Artists are provided opportunities to meet, reconnect, and network with other visual artists from around the world. Introductions are made, and cards and stickers are swapped. Convergences like these provide a platform for sharing ideas and building new partnerships. Although social media has provided an amazing platform for connecting with others, face-to-face interaction often offers the possibility of forming stronger more lasting relationships than those based solely online. These types of ‘meeting grounds’ are where new cultural movements form, solidify, and evolve.

Another benefit of organized art festivals is that sometimes it is difficult to get walls in cities where one does not physically live, or have connections to. Having someone on-the-ground helping visiting artists secure wall space is essential, especially in a city like Portland where having the permission of a property owner is not enough – all murals also need a city permit (or RACC wavier). Attaining a city permit is a month-long process that requires someone applying, paying a $50 fee, posting a mural notice, and holding a community meeting all things that are difficult or impossible to do remotely.

Street art and festivals can also positively impact surrounding businesses and drive local tourism. They call attention to now unique places and make people want to get out of their cars, walk around, and enjoy the streets. Traditional art hubs like New York City, Paris, Berlin, London, Sao Paulo, and more recently, Detroit and New Orleans, are becoming destinations for creative-types and art connoisseurs.

Finally, and perhaps most importantly, these events provide a way for the general public to engage in the process of public art making. Public art is a democratic form of art. People do not have to pay to go to a museum, or feel uncomfortable going to a fine art gallery to see amazing modern art; they just have to explore and walk the streets of their city.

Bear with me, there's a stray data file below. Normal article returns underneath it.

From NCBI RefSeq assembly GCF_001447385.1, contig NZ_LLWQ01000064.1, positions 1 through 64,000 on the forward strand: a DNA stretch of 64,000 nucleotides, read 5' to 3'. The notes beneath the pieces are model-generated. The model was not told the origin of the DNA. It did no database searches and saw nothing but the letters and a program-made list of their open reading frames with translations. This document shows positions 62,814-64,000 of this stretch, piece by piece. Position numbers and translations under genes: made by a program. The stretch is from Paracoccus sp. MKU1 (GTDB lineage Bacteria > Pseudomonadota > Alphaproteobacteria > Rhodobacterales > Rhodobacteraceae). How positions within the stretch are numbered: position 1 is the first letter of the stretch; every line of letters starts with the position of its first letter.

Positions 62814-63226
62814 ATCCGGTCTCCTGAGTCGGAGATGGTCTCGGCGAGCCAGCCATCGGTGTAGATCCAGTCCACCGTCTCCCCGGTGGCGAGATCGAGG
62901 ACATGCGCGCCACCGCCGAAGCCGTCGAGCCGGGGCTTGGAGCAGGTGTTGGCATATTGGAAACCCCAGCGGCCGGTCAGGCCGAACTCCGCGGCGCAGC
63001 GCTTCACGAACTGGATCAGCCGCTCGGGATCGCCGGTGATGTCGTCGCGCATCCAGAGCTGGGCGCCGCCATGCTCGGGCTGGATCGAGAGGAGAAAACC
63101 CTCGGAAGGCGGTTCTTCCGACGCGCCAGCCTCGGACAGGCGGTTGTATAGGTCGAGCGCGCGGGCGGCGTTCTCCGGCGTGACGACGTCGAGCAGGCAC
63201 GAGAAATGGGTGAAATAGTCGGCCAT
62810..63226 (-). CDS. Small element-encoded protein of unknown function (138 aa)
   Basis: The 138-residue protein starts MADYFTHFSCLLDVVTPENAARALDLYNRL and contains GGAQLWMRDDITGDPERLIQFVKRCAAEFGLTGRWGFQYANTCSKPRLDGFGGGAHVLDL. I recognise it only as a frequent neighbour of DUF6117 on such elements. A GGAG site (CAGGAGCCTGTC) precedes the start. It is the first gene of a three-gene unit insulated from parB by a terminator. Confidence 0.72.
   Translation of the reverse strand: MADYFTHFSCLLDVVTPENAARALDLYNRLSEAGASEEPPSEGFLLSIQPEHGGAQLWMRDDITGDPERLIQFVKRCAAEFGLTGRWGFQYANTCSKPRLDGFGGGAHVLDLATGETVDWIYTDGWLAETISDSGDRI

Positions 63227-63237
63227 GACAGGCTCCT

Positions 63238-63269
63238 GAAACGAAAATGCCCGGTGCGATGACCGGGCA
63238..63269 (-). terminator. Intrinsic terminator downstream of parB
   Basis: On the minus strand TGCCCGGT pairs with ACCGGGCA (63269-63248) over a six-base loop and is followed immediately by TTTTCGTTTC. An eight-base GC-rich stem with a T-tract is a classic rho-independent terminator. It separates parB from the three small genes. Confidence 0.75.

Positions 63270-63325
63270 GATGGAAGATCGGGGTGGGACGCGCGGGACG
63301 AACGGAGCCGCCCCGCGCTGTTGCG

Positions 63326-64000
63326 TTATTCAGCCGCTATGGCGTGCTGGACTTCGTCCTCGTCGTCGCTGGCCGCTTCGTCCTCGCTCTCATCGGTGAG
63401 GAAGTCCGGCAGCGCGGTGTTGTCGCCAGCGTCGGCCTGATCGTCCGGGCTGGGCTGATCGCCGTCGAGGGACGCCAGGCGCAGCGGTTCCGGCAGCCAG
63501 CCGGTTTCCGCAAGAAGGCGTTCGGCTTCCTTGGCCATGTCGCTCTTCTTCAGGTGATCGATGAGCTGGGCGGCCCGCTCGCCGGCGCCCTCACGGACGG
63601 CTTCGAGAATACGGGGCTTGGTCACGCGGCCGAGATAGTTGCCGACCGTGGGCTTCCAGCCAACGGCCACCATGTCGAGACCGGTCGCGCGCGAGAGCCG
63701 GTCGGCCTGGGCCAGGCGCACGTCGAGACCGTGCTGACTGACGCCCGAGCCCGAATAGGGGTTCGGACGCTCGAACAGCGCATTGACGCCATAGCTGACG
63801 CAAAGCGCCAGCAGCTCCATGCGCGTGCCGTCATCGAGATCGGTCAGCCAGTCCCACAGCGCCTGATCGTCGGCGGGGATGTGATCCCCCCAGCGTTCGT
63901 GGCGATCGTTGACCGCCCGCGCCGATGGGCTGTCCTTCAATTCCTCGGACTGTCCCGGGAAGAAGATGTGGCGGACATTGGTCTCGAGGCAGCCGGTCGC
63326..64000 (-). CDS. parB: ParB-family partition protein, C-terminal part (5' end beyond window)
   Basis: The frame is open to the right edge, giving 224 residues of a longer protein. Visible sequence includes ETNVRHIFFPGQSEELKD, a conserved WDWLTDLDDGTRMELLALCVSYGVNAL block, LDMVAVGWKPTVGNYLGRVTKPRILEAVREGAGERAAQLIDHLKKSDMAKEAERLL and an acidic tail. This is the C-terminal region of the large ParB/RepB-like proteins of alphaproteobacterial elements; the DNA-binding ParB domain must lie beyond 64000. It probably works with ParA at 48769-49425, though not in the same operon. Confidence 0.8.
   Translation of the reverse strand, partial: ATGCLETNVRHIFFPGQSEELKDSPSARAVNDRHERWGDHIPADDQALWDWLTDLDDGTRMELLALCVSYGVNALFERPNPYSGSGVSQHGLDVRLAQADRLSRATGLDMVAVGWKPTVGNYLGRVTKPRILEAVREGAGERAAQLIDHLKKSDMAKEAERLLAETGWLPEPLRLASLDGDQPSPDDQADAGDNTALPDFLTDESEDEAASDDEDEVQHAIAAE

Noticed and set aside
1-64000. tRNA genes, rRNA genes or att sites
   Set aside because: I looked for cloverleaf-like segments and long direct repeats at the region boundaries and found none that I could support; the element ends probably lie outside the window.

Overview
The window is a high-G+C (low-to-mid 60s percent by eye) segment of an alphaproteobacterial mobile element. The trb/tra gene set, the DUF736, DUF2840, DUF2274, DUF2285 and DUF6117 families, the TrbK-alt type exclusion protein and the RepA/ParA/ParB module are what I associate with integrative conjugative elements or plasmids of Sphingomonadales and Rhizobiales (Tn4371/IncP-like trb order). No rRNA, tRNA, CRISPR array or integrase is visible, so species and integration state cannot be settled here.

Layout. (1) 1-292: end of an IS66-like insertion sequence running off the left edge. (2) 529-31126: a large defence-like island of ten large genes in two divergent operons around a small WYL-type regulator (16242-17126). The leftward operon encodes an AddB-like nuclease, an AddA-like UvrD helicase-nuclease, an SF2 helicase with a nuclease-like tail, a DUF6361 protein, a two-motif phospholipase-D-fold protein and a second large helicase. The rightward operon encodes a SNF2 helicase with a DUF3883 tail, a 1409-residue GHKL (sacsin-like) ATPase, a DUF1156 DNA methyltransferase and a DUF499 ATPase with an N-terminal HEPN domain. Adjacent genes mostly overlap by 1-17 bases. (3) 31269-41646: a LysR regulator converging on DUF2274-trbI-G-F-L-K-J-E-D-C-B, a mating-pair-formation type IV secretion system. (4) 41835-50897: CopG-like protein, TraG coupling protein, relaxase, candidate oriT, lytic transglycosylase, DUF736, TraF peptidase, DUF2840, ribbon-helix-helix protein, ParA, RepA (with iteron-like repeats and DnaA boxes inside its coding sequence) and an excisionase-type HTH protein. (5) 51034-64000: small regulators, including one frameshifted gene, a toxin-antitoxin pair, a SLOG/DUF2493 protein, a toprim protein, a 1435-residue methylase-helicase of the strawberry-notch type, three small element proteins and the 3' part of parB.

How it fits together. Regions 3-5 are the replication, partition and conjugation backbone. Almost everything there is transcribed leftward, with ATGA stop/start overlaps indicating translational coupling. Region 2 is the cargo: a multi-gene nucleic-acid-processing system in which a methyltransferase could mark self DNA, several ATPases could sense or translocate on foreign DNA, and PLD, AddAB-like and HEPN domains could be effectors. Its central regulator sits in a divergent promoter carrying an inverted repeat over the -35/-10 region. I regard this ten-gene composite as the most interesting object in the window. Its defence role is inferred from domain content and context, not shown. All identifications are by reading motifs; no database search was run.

Organizers’ use of social media to promote, inform, and connect with their audiences. In addition to informational webpages, interactive maps, and press releases, these festivals use platforms such as Instagram, Twitter, and Facebook to notify the public of events, locations, and opportunities. POW! WOW! offers free lectures and classes on various topics during the festival, and in 2014, Portland Street Art Alliance partnered with Forest of the Trees to offer a guided bicycle tour to help the public engage with the muralists and the new exciting spaces being created.

Moving art from the studio and canvas, and into city streets, has a powerful effect on people and places. Concentrated public artistic interventions like these street art festivals can dramatically transform landscapes, uses, and compositions of cities. Making public art is a bold statement and a powerful tool. Street art festivals distill creative energy into one space and time, and have an everlasting ripple effect on the people and cities. This global movement is inspiring people to re-energize their public realms, one wall, one space, and one conversation at a time.

The global street art communities converge at these festivals to create a more inspiring streetscape. A truly exceptional break from the ordinary, a certain time when people celebrate in the public sphere, art runs freely through the streets, and life springs up out of the cracks of the city streets.